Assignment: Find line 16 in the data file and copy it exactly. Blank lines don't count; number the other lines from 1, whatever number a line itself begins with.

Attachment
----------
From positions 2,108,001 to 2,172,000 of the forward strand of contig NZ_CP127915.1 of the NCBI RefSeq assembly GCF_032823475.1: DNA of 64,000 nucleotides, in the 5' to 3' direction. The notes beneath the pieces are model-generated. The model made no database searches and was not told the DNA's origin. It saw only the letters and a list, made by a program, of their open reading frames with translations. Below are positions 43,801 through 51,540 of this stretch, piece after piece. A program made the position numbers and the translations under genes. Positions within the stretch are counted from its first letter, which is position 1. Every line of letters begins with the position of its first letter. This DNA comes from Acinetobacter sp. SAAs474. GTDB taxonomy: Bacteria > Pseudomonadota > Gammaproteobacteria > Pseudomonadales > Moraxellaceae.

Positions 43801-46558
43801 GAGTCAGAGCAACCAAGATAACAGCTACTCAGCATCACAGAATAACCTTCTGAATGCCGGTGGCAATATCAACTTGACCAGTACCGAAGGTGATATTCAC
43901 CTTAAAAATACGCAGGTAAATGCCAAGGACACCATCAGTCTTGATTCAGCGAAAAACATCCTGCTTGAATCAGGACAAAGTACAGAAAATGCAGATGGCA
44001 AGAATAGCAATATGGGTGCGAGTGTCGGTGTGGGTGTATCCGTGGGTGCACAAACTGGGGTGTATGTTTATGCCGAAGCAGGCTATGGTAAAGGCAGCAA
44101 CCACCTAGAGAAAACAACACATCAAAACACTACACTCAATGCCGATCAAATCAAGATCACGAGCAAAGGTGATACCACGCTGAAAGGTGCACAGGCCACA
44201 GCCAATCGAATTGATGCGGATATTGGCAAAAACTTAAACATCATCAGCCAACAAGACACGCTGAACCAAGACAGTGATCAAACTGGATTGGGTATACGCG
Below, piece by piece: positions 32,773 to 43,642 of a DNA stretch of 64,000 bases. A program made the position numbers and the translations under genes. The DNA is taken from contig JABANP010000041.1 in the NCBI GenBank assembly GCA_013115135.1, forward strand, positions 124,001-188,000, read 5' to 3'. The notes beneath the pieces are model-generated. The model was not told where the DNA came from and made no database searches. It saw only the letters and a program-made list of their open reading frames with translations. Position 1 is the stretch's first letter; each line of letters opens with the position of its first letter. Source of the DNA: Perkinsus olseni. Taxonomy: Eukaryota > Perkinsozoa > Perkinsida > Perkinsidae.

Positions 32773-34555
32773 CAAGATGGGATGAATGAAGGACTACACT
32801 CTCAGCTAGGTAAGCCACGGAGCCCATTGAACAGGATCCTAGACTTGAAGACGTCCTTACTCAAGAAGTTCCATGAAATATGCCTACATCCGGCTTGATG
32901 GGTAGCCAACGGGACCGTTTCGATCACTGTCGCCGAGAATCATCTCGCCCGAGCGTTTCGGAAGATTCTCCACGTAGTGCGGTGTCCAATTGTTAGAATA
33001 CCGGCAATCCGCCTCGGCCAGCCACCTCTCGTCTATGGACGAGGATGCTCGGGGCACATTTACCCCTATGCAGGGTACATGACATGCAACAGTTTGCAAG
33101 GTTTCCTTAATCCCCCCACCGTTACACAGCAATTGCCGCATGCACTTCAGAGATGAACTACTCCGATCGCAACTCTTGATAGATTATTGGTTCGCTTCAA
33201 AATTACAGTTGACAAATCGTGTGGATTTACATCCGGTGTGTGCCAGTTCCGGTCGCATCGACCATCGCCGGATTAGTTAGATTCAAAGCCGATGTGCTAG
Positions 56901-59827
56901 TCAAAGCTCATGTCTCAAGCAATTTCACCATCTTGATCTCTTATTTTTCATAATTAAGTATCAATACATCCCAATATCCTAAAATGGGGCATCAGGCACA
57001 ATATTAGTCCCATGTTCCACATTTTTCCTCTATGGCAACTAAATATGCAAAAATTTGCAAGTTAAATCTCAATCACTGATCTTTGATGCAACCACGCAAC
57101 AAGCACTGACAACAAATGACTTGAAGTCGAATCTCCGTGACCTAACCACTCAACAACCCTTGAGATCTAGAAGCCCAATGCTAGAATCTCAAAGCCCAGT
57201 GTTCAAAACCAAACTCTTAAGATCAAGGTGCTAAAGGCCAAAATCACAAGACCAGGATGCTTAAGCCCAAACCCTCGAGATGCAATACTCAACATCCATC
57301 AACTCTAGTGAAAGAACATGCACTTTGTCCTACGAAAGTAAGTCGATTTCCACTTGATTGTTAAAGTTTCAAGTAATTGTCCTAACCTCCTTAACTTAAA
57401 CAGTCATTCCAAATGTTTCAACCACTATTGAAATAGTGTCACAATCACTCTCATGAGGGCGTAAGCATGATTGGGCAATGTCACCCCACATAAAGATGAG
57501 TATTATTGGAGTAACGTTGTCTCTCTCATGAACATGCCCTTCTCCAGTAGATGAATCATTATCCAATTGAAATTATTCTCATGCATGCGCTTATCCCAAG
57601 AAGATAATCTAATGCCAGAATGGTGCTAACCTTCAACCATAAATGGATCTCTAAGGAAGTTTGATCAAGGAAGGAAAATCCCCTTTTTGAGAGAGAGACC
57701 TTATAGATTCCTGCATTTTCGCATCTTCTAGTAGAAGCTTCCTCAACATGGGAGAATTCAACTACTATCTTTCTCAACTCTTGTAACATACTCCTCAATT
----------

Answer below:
Positions 56901-59827